This article was published in the Radio Times, 12-18 November 1983 radio times

The Spirit of Kitty Hawk - Friday 4.10 Radio 4UK

The irresistible rise of the aeroplane this century has been made possible by the daring exploits and bold explorations of the men and women celebrated in The Spirit of Kitty Hawk. Ivan Rendall, the deviser and presenter of this six-part series, gets it off to a flying start

Reaching for the Sky

THIS YEAR marks a milestone in the history of aviation: it is 200 years since the Montgolfier brothers flew their hot­ air balloon over Paris and just 80 since the Wright brothers' flights at Kitty Hawk heralded the age of powered flight.

It's almost unbelievable, but the development of the practical aeroplane has taken place within the lifetime of the Queen Mother. At the turn of the century, powered flight was a bigger fantasy than flying to the planets is today. Orville Wright
The Spirit of Kitty Hawk marks this anniversary by looking at some of the people who made this short but dazzling story possible, starting with Orville and Wilbur Wright and their determination to conquer the air.
That rare combination of scientific inquisitiveness, practical imagination and engineering skill, coupled with their intellectual and physical courage, can be found at the frontiers of aviation throughout those 80 years . For the first program I went to Dayton, Ohio, to meet Mrs Ivonette Wright Miller, who was a seven-year-old schoolgirl when her uncles made those first flights: her recollections brought Orville and Wilbur alive. In the BBC Sound Archives I found tapes of Louis Bleriot, the first pilot to fly across the Channel, and of an eye-witness account of his crash landing in 1909. Recorded impressions of those early days are also left by the son of Samuel F. Cody, a real Wild West cowboy and the first man to fly in England.

Making these programmes has been a tour through my own boyhood heroes: Cecil Lewis, who wrote Sagittarius Rising, a classic account of flying in the First World War, which last year he read for radio, went with me to the RAF Museum to see some of the aircraft he flew and fought in. He greeted the SE5 and Sopwith Camel like old friends.
He is a man of tremendous diversity: he flew in both world wars, winning a Military Cross over the Somme. He was a flying instructor in China; was one of the founders of the BBC; adapted Shaw's plays for the screen; farmed sheep in South Africa, and also worked for the United Nations.

I met two other First World War pilots: Karl August von Schoenebeck, who fought on the German side with von Richthofen, and 'Clem' Clements who, sadly, died shortly after our meeting. He was 'Mick' Mannock's wingman. Mannock was a complex man: a thinker, a socialist, a fine leader and the highest-scoring pilot in the Royal Flying Corps. He was killed in action in 1918.

After the First World War, the man who did most to popularise aviation, by giving joy-rides to the public, was Sir Alan Cobham. This year we asked if any RADIO TIMES readers had ever flown with him. rt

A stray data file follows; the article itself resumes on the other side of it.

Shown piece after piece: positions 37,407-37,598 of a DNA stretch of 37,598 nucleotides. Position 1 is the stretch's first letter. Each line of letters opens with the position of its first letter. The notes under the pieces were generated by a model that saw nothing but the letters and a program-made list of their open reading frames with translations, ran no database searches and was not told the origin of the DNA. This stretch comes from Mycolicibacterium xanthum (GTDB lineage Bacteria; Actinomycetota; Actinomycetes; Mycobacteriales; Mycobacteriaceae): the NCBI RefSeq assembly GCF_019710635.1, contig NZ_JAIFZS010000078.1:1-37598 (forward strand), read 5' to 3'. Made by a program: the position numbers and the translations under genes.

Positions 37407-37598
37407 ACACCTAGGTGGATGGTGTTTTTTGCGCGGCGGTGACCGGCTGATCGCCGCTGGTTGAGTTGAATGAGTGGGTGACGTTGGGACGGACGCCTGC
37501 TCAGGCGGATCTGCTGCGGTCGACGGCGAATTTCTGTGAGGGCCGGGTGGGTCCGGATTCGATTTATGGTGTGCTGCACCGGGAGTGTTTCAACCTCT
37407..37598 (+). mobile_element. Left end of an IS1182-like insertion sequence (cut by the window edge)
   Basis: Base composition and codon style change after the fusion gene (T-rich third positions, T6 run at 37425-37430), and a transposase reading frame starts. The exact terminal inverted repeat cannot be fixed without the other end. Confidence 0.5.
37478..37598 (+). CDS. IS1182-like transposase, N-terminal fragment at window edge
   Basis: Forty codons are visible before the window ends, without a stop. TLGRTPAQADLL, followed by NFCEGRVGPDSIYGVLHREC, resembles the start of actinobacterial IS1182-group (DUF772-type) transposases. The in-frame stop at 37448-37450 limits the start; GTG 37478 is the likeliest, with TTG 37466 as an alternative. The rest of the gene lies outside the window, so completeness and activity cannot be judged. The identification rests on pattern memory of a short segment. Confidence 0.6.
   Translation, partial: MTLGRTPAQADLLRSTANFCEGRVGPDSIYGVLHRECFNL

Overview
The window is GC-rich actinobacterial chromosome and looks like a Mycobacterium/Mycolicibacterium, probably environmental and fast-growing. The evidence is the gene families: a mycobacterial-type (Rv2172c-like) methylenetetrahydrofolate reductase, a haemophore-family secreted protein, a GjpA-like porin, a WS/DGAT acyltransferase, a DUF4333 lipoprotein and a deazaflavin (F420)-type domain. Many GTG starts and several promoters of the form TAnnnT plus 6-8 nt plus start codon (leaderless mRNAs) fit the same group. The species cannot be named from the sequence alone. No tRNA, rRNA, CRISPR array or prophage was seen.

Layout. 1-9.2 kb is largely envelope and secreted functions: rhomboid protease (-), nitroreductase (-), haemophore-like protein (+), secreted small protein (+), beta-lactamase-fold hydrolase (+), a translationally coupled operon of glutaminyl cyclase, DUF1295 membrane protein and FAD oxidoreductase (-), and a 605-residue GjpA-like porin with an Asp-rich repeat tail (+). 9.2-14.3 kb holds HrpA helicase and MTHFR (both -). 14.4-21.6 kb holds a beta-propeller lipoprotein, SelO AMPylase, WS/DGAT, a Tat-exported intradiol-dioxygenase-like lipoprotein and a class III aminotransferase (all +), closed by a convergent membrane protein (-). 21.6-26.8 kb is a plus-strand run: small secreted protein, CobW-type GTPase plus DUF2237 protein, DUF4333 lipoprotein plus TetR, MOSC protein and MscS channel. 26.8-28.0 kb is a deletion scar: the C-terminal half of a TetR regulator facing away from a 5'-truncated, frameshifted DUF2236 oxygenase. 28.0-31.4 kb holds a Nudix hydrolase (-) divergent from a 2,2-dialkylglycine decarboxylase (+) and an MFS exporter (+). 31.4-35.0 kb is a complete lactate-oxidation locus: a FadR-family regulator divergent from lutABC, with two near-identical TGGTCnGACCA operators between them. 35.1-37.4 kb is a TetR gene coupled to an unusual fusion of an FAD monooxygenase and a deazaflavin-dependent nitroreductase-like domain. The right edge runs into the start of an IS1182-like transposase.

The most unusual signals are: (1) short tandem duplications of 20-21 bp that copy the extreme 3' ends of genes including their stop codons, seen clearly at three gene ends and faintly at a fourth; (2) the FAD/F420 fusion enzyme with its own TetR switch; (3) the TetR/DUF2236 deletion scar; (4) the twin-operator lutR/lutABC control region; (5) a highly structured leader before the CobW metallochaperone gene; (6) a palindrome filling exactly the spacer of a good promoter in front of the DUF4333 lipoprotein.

We received hundreds of replies and some of the tales they told will be broadcast along with Sir Alan's own stories of his route­ proving flights to Cape Town and Australia. But not all the long-distance pilots were men: Amy Johnson did more than pilot her Moth from England to Australia in 1930, she was a licensed engineer as well. For her exploit, she was treated like a pop star would be today. By the outbreak of the Second World War, just 36 years after the Wright brothers' wood, wire and muslin Flyer, the state of the art in fighters and aero-dynamic excellence was the Spitfire. With it, commanders like Dowding and pilots like Richard Hillary and Douglas Bader fought the Battle of Britain. Wars could no longer be fought without air superiority. On the offensive side, bomber pilots like Leonard Cheshire developed methods of hitting targets with pinpoint accuracy; later he witnessed the dropping of the bomb on Nagasaki. The war produced great advances in aircraft, and by 1944 the jet engine had changed the shape and sound of aircraft yet again. It also produced a generation of highly skilled test pilots such as John Derry, Neville Duke and John Cunningham in Britain, who were challenging the sound barrier and probing the frontiers of aeronautical knowledge. John Cunningham started flying in the 1930s and only gave up his job as a Chief Test Pilot a few years ago after testing jets like the Comet and Trident.
Orville Wright
Charles Yeager, an American test pilot, was the first man to fly faster than sound - in a rocket-powered aircraft. He still flies supersonic aircraft today, and when I interviewed him the full, afterburner blast of his personality came through loud and clear. General Charles Yeager, USAF, is the mine where Tom Wolfe dug out the original material for The Right Stuff , his story of the first US astronauts, now a film.
In the 1960s the frontiers of aviation moved into space. John Glenn, the first American to orbit the Earth, is now running for President and the question in America is whether that right stuff , which he has in plenty as pilot and astronaut, is the right stuff to be President.
The Space Shuttle symbolises the sheer scale of aeronautical development since 1903. One man whose name is most closely associated with the Shuttle is John Young, Commander of the first test flight and scheduled to fly the next mission. At 53, he is America's most senior active astronaut. There is in him the same quiet and dedicated approach that the Wrights had - the same combination of engineering , intellectual and practical skills, the pent-up energy wanting to fly.

This article was published in the Radio Times, 12-18 November 1983